A handful of Santiago’s best restaurants: Boragó
This is the second of a series looking at a trio of award-winning Santiago restaurants and how they have contributed to the capital’s ascendant gastronomy. Today is four-year-old Boragó, where innovative young chef Rodolfo Guzmán has brought the endemic flavors of Chile to life for four years in Santiago’s most creative tradition-oriented kitchen.
Monday, December 27, 2010
A hive of activity: young, foreign, trainee chefs prepare delicate plates in the open kitchen at Boragó. (Photo: Phoebe Cronk)
- Puerto Fuy: a seven-year-old seafood classic, where modern French cooking techniques meet traditional Chilean cuisine.
- Europeo: the ´starting point´ of Santiago´s culinary revolution.
Born in Santiago, Rodolfo Guzmán has searched up and down the length of Chile for ingredients endemic, and often unique, to this corner of the world. He has returned with berries from Patagonia, fish from Easter Island and herbs from Santiago mountainsides. In his kitchen at Boragó, these ingredients come together to create food that Chef Guzmán describes as both ‘wild and rustic,’ and ‘innovative.’
For Guzmán, this means a commitment to the freshest ingredients that Chile has to offer and the spirit of the indigenous peoples that first used them. A traditional Mapuche saying - “we cook what the ground can give us now” - serves as Boragó’s guiding principal. Changing as many as five times per season, the menu of Boragó is as variable and full of surprise as the country it so faithfully and lovingly recreates.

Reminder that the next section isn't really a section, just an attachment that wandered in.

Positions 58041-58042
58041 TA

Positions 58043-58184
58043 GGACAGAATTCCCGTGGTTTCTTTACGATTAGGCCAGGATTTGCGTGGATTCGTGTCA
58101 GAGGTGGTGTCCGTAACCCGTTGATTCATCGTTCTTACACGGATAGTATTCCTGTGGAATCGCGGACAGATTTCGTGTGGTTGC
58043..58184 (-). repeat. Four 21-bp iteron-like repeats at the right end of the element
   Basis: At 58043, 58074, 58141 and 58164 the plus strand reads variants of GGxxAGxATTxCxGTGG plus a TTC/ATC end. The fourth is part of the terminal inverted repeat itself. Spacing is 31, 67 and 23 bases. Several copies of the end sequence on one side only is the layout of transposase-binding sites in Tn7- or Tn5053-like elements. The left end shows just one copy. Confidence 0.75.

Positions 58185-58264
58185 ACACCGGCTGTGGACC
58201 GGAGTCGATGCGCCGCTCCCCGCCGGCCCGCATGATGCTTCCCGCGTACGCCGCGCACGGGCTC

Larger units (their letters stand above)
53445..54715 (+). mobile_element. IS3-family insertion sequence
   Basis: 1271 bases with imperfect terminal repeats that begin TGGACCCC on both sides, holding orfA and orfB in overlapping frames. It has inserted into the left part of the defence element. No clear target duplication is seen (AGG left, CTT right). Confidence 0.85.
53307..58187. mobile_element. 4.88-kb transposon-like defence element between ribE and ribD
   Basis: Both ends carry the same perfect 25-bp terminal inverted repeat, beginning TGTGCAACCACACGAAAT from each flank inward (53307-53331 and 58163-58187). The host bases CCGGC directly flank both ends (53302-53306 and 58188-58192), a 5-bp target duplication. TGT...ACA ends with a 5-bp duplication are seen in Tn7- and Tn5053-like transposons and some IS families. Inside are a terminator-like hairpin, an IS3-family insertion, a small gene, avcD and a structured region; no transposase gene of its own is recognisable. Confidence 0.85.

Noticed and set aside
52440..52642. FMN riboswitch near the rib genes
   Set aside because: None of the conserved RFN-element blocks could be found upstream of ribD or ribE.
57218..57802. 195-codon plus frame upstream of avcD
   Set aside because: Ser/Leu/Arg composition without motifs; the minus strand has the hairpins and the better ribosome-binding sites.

Inspired by his environment
Guzmán’s enthusiasm for the wild comes out in his ingredients. Herbs, flowers and mushrooms used seasonally in his dishes are foraged in the wild or grown in the restaurant’s driveway or garden. Guzmán takes this proclivity for the natural, local and seasonal a step further, actually replicating the tastes, smells and textures of the Chilean wilderness in his food.
Combining an encyclopedic knowledge of his homeland’s natural resources with training in some of Spain’s finest kitchens and work in biochemistry at Universidad Católica, Guzmán creates food of uncanny beauty, vivid flavor and giddy creativity.
Four years and several awards after his restaurant’s opening, Guzmán remains clear-sighted and humble about its aims. “We aren’t trying to show off,” he says matter-of-factly. “We just want to give people an experience.”
Today, Boragó is not only a workshop for exploring the possibilities of Chile’s unique flavors, it is also an international training ground. In the last year, chefs have come from around Latin America, the United States and Europe for exposure to Guzmán’s singular approach and the unique flavors only available on the southwestern fringe of the Americas.
Even at its most theatrical and exquisite, Guzmán’s food is imbued with youthful energy and the raw tastes and smells of Chile’s most far-flung regions. Liquid nitrogen and blowtorches aside, Guzmán’s food truly is wild, emphasizing forgotten flavors out of the past and their relevancy in the cuisine of the present and future.